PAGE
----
In the midst of “Black Sunday,” many considered the crowd gathered on the patio at Callihan’s American Pub & Grill and wondered aloud if DJ Chuck Black ever knew how many friends he really had.
Even Black’s former dog, a 7-year-old pug named Dinky, turned out to remember the veteran broadcaster and help boost funding for the man’s favorite charity — St. Jude Children’s Hospital.
“I just caught the tail end of the conversation when Chuck said, ‘If anyone can take my dog, give me a call.’ That was about three years ago. He came and checked us out very carefully,” said Mike Williams of Ironton, who attended Sunday’s tribute show along with his wife, Andrea, and the dog they adopted from Black.
“Rinky-Dinky-Doo is how he was known on the radio,” he said, noting Black visited them and Dinky often in the years that followed.
Shared stories and memories of Black, on and off the air, flowed freely long before Dana Romanello and her father, Joe, kicked the show into gear. Romanello, who worked alongside Black at WTCR-FM before moving to Nashville, often danced as her dad applied his energy to mandolin and guitar, closing their performance with her original song, “High Heels in the Dirt.” Event co-organizer and fellow radio veteran Eddie Riffe brought his band, Eddie and The Cougars, to the stage next, providing a selection of classic country songs and a heavy dose of stage antics to the near-capacity crowd.
Members of the band Against the Grain took the next slot, performing a mixture of classic rock and Southern-flavored songs, including “Copperhead Road,” “Alright Now” and “The Ride,” just before the father-and-son duo of Tom and Brenden Wintz strapped on acoustic guitars for a half-hour show that featured the 12-year-old Wintz’s vocals on Bob Dylan’s “Knockin’ on Heaven’s Door.” Prompting many in the audience to sing along and even add harmony parts, the Wintzes opened with the late Michael Murphy’s song “Old Cheap Wine.”
Singer/songwriter Larry Pancake kept the crowd’s energy up, with the help of guitarist Phil Osborne as well as two members of Against the Grain for a set that began with Tony Joe White’s “Poke Sallet Annie,” and included an outstanding rendition of Chris Isaak’s “Wicked Game.” The husband-and-wife team of David Prince and Luna combined their voices and a pair of guitars before Dustin Burchett of Grayson followed, performing by himself with only an acoustic guitar for a set of original songs about subjects ranging from pickup trucks to apple-pie moonshine. Burchett cited Black’s words of encouragement from when the DJ saw him sing and play on stage for the first time at the age of 19, and dedicated his song “Radio” to Black’s memory.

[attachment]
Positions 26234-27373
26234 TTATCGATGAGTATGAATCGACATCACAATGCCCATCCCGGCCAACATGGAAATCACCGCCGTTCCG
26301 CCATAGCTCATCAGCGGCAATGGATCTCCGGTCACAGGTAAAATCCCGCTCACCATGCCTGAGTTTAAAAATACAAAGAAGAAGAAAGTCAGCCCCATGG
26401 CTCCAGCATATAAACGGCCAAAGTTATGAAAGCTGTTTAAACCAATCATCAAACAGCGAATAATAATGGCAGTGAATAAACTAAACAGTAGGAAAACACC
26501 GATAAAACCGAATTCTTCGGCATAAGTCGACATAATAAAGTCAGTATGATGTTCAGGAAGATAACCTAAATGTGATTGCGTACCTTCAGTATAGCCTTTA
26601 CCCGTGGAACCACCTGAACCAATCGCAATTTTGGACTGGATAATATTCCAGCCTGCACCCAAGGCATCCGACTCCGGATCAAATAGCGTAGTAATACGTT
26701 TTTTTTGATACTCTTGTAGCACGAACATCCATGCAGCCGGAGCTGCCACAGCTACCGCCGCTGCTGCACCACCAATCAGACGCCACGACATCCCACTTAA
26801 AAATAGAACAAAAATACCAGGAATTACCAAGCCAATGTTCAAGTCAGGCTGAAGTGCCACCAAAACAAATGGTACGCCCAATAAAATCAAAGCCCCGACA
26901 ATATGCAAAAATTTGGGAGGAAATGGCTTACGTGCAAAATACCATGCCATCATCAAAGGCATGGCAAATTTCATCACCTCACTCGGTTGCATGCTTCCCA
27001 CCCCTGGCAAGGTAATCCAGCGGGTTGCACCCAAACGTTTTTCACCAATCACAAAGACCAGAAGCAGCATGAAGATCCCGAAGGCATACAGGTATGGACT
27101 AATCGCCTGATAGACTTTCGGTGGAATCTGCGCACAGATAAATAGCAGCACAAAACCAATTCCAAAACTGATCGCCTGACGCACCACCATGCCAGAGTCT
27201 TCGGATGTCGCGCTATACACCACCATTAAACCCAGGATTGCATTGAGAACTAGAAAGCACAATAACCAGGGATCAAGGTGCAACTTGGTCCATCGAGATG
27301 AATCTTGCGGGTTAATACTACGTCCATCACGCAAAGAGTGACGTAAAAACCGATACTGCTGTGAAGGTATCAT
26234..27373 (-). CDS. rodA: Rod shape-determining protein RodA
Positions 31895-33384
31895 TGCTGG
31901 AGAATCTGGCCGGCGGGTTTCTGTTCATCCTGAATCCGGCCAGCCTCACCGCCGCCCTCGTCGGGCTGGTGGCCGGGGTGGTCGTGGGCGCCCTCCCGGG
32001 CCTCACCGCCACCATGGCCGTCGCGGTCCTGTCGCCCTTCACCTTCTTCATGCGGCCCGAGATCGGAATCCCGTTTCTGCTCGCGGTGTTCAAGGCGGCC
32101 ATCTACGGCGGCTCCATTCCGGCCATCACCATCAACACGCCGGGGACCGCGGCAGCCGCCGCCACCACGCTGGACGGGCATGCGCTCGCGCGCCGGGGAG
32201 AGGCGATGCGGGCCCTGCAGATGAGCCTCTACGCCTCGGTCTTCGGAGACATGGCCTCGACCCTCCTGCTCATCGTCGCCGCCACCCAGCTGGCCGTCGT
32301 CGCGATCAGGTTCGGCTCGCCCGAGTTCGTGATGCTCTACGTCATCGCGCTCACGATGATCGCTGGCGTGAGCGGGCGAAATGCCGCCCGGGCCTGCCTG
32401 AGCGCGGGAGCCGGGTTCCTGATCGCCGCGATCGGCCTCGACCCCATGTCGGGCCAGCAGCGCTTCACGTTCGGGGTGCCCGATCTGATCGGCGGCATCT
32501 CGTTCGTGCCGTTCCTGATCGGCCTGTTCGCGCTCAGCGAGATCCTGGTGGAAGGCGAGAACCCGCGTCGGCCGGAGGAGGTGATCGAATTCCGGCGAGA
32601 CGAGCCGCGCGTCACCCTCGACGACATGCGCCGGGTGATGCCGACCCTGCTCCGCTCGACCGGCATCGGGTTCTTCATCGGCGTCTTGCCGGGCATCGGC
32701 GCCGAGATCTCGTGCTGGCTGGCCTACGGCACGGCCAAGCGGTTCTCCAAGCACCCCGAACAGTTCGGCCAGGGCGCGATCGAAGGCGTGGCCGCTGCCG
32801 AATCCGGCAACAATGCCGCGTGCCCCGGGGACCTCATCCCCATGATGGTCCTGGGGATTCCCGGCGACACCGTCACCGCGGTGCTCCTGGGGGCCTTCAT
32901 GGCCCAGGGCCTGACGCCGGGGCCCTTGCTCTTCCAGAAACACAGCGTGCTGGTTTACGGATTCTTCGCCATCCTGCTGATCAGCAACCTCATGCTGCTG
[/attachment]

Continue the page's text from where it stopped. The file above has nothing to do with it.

Backed by Osborne, as well as Randy Ackerson on resonator guitar and an anonymous harmonica player, Louisa native and BCG Records artist Bobby Cyrus was the headliner for “Black Sunday.” Cyrus also acknowledged Black’s influence as an on-air personality as well as a fan of good music while performing primarily original songs, including his forthcoming release “Send Me Wings.”
Callihan’s owner and guitarist Tal Callihan declined to join in the musical performances throughout the afternoon, although he did take a turn at the microphone to sing Black’s praises and remind the audience of the importance of “purpose.” At the end of the day, Callihan said he was pleased by the show of support for the children’s hospital as well as the high regard shown for Black, who he counted as a close friend.
And, while the day featured many smiles and much laughter in Black’s name, few could have left happier than Olivia Wilkerson of Ashland, who had the winning tickets for an acoustic guitar donated by Ackerson and the staff at Music Box Express and a customized leather guitar strap contributed by Cyrus.
TIM PRESTON can be reached at firstname.lastname@example.org or (606) 326-2651.